I wrote the other day about the inconsistency in Transport Secretary Lord Adonis’ position on the planned third Heathrow runway, given that he aims to replace the UK’s short-haul air travel with a high speed rail network. It looks as though it’s not really inconsistent after all:
High Speed Two, the company charged with proposing a north-south route, is working on a business model that features a Heathrow station but does not factor in a new runway at the UK’s largest airport, reflecting Tory policy to block expansion.
In an interview with the Guardian, the High Speed Two chairman, Sir David Rowlands, and the company’s chief engineer, Andrew McNaughton, said the scheme required a plan that could be used by a Labour or Conservative government. “Our ambition is to produce a report that is useful to the government before and after the election. We are modelling Heathrow with and without a third runway, so that it is equally useful to either kind of government.”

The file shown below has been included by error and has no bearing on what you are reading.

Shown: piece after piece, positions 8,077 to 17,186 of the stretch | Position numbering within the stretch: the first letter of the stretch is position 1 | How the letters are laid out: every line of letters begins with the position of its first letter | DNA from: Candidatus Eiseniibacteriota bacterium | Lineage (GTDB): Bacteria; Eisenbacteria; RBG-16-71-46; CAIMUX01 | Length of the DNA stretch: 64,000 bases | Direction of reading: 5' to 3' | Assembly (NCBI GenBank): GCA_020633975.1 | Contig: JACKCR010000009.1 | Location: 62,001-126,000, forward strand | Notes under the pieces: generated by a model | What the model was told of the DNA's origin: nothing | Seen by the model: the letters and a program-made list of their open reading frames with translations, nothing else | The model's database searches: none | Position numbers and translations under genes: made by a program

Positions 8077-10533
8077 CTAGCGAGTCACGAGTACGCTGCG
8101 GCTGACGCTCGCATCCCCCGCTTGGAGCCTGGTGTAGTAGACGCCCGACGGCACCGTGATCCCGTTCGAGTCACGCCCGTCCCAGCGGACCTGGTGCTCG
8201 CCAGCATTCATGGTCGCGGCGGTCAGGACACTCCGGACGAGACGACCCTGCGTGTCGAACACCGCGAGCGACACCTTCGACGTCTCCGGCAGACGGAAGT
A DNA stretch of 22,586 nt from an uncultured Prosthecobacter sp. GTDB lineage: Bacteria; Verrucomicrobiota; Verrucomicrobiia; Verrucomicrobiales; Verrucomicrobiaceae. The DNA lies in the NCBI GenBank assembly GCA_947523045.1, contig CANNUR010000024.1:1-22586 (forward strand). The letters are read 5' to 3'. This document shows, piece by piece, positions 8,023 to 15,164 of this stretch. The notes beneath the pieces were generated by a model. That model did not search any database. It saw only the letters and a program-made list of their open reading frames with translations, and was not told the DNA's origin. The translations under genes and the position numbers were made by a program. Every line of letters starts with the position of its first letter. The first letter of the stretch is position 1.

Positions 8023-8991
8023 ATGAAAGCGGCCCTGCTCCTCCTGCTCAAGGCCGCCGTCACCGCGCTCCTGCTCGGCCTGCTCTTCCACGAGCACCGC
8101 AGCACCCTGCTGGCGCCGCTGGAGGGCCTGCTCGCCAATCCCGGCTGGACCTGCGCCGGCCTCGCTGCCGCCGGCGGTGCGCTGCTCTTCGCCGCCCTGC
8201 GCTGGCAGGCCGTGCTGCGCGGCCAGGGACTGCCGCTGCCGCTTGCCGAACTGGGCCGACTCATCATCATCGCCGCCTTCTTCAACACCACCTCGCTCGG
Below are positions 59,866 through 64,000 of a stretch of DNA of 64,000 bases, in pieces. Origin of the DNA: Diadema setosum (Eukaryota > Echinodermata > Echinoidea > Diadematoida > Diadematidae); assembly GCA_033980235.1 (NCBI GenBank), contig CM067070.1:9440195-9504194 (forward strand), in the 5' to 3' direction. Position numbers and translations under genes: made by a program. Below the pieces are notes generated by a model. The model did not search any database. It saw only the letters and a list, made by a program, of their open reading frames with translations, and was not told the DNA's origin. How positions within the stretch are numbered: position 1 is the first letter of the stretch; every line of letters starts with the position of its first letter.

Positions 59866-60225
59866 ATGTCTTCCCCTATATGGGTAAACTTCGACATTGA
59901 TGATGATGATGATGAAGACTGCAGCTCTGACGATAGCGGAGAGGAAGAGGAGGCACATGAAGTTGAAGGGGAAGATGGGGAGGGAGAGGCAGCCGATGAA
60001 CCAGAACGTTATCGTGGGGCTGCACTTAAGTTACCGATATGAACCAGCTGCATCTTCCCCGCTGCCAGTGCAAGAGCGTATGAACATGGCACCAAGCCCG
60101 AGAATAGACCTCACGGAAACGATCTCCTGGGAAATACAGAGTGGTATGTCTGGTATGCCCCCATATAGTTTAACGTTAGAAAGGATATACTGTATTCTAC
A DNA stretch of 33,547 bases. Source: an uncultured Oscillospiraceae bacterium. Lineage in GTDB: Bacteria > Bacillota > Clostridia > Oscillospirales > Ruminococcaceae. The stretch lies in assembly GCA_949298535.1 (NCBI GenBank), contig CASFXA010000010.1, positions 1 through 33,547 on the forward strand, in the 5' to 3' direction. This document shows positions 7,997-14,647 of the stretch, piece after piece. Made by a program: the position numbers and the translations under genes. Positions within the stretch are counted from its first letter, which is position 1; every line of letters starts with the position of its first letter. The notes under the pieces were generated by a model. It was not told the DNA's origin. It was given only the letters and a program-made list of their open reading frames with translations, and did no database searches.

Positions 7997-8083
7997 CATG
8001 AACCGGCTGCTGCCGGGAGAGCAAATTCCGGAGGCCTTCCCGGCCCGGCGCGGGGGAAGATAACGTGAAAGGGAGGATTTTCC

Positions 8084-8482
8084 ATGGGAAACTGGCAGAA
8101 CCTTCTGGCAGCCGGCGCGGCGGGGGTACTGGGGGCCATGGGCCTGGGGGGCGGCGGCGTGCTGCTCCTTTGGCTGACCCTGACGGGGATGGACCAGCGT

So despite the Department for Transport still publicly supporting the third runway, HS2 is essentially being set up under the premise that it will never happen. It makes plenty of sense, since moving away from domestic, short haul air travel removes entirely the justification for a third runway; the expansion predicted for Heathrow would be generated entirely by short haul travel. Good news all around really – it’s been crazy that Spain, a country moving out from a dictatorship merely 25 years ago, should imminently have the largest high speed rail network in Europe, that China (a country which notably has banks under state control) should be aiming to have the largest network in the world, whilst Britain makes do merely with the recently completed HS1. I don’t care if it’s a policy being introduced to damn the Tories if they decide it can’t be afforded after they win next year – if we’re on the road to HS2 and beyond, I’m pleased.